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Millennial trends: Love yourself, love your pets, love your friends

Millennial trends: Love yourself, love your pets, love your friends

February 14, 2019 at 12:00am



More millenials are brushing love and romance to the side on Valentine’s Day in recent years. These days, it’s all about celebrating friendships and self-care, according to the National Retail Federation (NRF).

The common theme through celebrations of all kinds is, of course, a sweet tooth.

Alumna Misha Kuryla ’04, owner of the Coral Gables-based Misha’s Cupcakes, said her eight stores throughout South Florida cater to the sugary cravings for all types of lovers.

“Valentine’s week is our biggest sales week of the year,” she said.

Kuryla’s consumer observations correspond with a 2018 NRF article, which broke down new trends for millenials celebrating Cupid. Expected V-Day spending has been trending up, but the percentage of those celebrating is trending down, according to the NRF’s Valentine’s Day Data Center.



1. One-quarter of those under 35 who celebrated Valentine’s Day last year said they would purchase gifts this year to show some appreciation for their furry friends. On top of that, pet parents ages 18-35 were expected to spend more than older shoppers.

At Misha’s, cakes decorated with the phrase “puppy love” can be ambiguous, Kuryla joked. “I’m not sure if it’s for a dog or a person,” she said with a laugh. She added that many come in looking for sweet treats for teachers, coworkers and friends.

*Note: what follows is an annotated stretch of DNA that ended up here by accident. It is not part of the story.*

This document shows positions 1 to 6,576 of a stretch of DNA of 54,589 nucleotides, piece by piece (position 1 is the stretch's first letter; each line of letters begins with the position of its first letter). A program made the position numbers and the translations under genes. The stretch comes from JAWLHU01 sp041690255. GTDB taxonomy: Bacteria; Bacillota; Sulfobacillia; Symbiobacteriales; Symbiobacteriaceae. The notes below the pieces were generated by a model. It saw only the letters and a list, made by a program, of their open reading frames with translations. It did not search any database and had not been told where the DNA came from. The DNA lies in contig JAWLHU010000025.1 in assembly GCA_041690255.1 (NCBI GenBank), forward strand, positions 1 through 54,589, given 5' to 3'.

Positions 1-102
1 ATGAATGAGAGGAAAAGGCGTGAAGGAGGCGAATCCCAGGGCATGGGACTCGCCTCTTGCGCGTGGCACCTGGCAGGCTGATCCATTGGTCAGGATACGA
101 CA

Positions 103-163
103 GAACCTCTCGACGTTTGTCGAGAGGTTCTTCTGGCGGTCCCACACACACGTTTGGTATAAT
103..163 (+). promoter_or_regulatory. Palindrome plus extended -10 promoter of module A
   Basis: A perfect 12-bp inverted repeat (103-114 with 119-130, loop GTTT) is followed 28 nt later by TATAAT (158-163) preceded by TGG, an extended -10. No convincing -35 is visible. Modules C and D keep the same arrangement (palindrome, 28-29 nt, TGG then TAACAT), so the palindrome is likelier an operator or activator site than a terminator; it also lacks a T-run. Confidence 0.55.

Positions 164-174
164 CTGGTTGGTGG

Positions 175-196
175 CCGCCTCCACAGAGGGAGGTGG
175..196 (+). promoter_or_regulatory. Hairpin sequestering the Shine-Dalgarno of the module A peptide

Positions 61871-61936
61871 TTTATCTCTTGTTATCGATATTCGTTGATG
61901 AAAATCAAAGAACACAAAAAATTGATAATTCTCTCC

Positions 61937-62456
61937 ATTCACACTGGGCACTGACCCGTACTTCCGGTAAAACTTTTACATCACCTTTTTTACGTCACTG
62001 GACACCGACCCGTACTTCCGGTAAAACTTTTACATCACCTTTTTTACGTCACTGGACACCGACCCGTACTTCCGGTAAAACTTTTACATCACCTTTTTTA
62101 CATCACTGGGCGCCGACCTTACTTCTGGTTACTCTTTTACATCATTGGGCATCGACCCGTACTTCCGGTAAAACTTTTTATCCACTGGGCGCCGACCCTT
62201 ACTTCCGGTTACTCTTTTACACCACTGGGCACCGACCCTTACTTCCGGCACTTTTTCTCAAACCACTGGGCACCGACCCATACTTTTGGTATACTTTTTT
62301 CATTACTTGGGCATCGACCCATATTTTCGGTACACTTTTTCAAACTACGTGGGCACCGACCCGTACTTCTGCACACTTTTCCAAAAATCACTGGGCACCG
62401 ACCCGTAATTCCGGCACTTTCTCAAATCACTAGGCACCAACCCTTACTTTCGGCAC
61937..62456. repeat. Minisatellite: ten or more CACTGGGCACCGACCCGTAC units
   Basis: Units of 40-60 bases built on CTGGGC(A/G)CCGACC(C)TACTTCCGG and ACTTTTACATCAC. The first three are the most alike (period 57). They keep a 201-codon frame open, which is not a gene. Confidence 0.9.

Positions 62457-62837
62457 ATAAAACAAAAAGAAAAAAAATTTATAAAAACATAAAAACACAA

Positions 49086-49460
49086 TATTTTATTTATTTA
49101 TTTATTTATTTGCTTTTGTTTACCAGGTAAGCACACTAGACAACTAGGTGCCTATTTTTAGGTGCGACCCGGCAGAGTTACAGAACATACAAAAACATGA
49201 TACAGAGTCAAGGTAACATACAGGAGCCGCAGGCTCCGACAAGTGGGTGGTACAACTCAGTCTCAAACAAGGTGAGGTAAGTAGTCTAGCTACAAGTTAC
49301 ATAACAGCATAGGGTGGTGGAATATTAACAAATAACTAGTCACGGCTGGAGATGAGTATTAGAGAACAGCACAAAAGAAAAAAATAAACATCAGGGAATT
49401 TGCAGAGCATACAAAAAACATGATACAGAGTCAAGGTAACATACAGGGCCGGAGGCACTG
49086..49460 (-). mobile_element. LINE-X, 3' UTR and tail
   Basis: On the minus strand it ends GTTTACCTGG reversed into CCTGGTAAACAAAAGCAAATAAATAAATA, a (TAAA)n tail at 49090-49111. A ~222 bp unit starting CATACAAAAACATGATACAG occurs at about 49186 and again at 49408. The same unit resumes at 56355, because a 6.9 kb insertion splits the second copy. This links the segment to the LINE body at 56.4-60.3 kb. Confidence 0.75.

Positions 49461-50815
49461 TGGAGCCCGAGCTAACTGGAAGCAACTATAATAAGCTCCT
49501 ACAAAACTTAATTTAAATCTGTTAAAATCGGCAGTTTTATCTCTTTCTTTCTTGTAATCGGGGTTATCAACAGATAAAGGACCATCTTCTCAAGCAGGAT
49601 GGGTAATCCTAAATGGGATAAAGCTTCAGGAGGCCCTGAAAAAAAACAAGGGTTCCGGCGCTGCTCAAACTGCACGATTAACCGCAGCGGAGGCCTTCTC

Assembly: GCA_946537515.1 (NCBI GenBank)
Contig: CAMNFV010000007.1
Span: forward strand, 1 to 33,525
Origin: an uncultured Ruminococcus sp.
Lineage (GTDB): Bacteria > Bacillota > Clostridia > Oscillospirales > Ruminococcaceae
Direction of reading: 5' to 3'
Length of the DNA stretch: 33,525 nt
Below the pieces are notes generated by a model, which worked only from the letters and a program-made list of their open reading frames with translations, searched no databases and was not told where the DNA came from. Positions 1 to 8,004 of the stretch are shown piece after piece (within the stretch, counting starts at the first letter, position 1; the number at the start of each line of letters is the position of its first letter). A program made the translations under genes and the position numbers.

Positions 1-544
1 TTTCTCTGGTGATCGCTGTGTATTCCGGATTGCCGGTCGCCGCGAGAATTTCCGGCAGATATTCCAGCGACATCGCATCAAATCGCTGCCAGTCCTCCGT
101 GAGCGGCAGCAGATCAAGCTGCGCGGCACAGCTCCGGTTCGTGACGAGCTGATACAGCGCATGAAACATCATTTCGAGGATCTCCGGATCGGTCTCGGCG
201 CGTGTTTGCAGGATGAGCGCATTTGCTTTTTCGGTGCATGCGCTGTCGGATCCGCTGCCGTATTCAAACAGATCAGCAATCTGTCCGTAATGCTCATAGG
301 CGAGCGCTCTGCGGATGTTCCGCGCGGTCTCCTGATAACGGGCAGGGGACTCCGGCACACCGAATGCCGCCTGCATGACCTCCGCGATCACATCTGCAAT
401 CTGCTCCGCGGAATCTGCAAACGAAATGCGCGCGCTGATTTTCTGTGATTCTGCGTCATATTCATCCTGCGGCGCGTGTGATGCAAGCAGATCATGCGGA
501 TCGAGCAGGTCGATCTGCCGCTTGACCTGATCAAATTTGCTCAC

2. Nearly 70 percent of millenials planned to give out candy to friends and coworkers, compared to just 55 percent of all people celebrating.

Many customers will come pick up a dozen cupcakes for the office, Kuryla said.

“We get tons of things for teachers, for work, for friends,” she said. “It’s almost like it’s friends’ Valentines.”

She said a lot of women will order 25-piece boxes of treats from the store and pick up a bottle of bubbly to celebrate with their girlfriends for “Galentine’s Day.”

She noticed that men, on the other hand, often show some love to their mothers on Valentine’s Day.

For those not taking the holiday of hearts too seriously, they also make a cake that reads “I tolerate you,” which Kuryla says can work for people who’ve been together a long time, or as a joke between friends.

Joseph Hardeman, a sophomore psychology major, plans to celebrate friendship on Valentine’s Day with  friends.

“Even though some of my friends are in relationships, we still plan to hang out all together so no one feels left out,” he said. “And I think we’ll go out later that night.”



3. For those celebrating self-love, “‘me-time’ is the new date night,” according to the NRF. This year, 61 percent of 18 to 24 year-olds not celebrating V-Day are planning a “treat yourself” celebration filled with indulgences and relaxation.

Some beauty brands such as Lush and Birchbox promote self-care products and boxes around the season, the NRF pointed out.

Self-lovers can take themselves shopping, write a love letter to themselves or, of course, indulge in some baked goods.

Kuryla said her customers are sometimes open about treating themselves, but it can be hard to tell who’s truly celebrating and who’s simply buying treats on a Thursday.

For students like Gabriela Lorenc, a sophomore early childhood education major, she’ll be doing a bit of all three.

“I ordered some treats for my dog Bella back home in New York, but I’m also definitely treating myself with some chocolate and a night with my friends,” Lorenc said.

Overall, young people are embracing all kinds of affection on Valentine’s Day this year, so no one has to be afraid to feel the love in the air.